The next big thing

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white belt
Posts: 445
Joined: Sat May 21, 2011 12:15 am

Re: The next big thing

Post by white belt »

@Lucky C

I don't want to turn this into an argument about inflation/deflation predictions, but I suspect that some of the urgency in investing in the Next Big Thing is that some folks are starting to realize that inflation is coming and in a big way. Massive fiscal and monetary stimulus have to go somewhere. Fractured supply chains and de-globalization will increase costs.

Maybe I'm just projecting my own beliefs here, but definitely some of what is driving my interest in some speculative investing is not just the easy money available, but realizing I need to make big returns to offset the coming erosion to my savings (I took my GME profits and put it into commodities and gold). I do still have a 20% allocation of cash at the moment, but if inflation heats up to 3-5% a year then I'm basically just burning it sitting in a low yield bank account.

Toska2
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Re: The next big thing

Post by Toska2 »

I agree with Ego that when I look, its for things I want to succeed and not necessarily ones that will. My desires have made for horrible investments. Here's a few concepts I was infatuated with that went bust.

Early 2000's
Building sized combined heating and power. If a company was heating a building why not make some "free" power? Capstone Turbine bouncing along to bankruptcy.

Mid 2000's
Solar and wind power generation are finally large enough to affect grids, energy storage is needed. Batteries weren't as far as they are now. Pumped air or hydro required certian geographic features which arent universal. Hmmm. Flywheels ala Beacon Power! After two test sites they were bought out and shelved.

Mid to late 2000's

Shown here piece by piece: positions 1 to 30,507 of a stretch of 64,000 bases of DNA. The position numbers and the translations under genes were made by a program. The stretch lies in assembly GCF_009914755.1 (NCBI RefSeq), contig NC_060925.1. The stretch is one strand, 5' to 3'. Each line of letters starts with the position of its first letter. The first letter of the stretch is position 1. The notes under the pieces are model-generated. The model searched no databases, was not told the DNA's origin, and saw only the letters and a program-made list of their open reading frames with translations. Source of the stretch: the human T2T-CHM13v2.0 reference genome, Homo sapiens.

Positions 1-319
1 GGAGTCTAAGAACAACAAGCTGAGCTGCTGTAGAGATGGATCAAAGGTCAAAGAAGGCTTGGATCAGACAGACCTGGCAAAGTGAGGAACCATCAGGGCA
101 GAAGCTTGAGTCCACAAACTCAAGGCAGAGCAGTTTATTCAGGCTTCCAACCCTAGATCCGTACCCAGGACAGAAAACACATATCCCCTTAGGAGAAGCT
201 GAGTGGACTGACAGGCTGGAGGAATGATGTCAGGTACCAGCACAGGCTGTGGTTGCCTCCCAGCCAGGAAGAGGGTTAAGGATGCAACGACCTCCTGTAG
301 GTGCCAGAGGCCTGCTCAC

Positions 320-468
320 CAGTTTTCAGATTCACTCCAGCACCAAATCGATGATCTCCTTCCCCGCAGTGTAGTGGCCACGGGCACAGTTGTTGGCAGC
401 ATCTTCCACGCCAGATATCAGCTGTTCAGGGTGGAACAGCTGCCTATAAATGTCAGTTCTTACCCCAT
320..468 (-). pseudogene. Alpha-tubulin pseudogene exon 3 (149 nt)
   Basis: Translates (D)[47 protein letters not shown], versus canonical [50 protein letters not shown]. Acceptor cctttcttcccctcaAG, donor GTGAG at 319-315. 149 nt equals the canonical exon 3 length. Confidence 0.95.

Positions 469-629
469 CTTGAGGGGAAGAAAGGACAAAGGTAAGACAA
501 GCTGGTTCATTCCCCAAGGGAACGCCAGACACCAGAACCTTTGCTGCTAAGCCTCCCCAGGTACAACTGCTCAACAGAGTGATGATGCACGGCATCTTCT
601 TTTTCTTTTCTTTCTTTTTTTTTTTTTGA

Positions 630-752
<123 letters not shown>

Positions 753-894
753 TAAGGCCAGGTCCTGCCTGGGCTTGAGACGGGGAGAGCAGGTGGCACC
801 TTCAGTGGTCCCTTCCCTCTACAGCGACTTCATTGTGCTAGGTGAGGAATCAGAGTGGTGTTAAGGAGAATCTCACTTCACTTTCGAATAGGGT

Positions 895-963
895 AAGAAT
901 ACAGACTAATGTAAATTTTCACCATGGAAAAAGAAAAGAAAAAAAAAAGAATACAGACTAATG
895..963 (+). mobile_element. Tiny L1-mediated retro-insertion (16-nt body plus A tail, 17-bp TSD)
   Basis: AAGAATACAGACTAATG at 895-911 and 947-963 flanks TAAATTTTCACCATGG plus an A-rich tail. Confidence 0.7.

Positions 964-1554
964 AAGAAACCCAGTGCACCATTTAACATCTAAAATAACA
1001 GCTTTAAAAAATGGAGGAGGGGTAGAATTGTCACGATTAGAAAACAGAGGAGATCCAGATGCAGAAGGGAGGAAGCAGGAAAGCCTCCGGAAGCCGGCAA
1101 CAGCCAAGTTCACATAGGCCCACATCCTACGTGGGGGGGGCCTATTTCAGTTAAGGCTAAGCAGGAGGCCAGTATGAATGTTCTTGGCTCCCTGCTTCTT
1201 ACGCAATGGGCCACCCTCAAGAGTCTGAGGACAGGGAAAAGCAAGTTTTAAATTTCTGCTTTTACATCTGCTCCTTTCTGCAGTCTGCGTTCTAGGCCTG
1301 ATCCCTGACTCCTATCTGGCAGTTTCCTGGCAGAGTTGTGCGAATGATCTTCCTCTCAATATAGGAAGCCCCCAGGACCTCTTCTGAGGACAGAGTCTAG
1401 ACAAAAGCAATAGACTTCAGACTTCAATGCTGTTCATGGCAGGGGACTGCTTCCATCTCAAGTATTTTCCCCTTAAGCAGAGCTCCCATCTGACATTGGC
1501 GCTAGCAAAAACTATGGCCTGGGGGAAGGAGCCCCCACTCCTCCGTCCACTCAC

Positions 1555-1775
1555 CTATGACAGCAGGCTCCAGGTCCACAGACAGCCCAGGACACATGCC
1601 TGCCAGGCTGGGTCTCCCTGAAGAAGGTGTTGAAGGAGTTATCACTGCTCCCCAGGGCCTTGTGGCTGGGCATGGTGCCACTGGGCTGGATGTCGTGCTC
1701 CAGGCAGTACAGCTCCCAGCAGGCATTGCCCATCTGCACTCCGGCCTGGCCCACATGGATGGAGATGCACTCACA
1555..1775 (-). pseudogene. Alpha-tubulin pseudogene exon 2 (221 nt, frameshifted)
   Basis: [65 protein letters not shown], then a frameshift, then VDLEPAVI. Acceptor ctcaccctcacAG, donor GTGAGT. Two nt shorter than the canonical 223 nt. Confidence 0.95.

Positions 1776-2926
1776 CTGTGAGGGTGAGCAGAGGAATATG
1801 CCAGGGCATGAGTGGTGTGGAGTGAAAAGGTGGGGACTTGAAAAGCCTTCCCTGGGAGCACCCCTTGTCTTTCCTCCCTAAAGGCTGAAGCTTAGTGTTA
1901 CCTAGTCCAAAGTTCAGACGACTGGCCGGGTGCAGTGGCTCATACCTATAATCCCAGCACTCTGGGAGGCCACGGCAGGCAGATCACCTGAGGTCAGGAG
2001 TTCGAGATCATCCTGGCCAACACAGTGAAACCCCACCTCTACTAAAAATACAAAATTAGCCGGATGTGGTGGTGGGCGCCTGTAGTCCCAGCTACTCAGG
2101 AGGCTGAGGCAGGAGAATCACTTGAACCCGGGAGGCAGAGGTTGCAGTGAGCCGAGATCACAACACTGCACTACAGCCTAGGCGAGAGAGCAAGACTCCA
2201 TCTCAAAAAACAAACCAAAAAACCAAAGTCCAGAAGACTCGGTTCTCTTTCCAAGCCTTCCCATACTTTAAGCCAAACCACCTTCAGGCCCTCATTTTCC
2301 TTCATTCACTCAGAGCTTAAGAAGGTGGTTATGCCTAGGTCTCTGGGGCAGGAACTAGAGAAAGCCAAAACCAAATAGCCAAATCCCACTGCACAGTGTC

New wonder material Compacted Graphite Iron (CGI) is made commercially. 1/10 the wear of cast iron, high strength and not as brittle. Possible uses in every car, truck, plane, train, ship, tractor ect. Only one company licensed it Sintercast therefore a focused investment opportunity. I watched the engine manufacturers for developments and felt they werent adopting it fast enough. Some other company might create a similar process limiting my upside. I passed. I dont know what I missed.

Green Pimble
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Joined: Thu Jan 14, 2021 8:16 pm

Re: The next big thing

Post by Green Pimble »

Alphaville wrote:
Sun Feb 21, 2021 5:35 pm
i was only playing with small amounts, but after pulling out of crypto and other stuff decided neither that nor cash trash: i bought myself some money-saving tools instead, for greater ere/postconsumer skills. it's safer returns under inflation, although they won't be outsized. investing on myself, so to speak.
I'm interested to know what kinds of tools you have invested in?

I've recently been toying with the idea of 'investing' in a new citizenship. I suspect it's one of those things that I wouldn't regret, despite the high costs of setting up new social networks, moving costs, costs of learning a new language, etc.

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Ego
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Re: The next big thing

Post by Ego »

Yeah, I've been thinking lately about how fuck-you money was the last big thing and fuck-you citizenships is the next big thing.

Alphaville
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Location: Quarantined

Re: The next big thing

Post by Alphaville »

Green Pimble wrote:
Sun Feb 21, 2021 9:50 pm
I'm interested to know what kinds of tools you have invested in?
not fully disbursed the cash yet, but started by ordering a hobby bench, which will be followed by some electronic repair tools, and maybe some carpentry stuff so i can build an indoor worm bin--and from there who knows.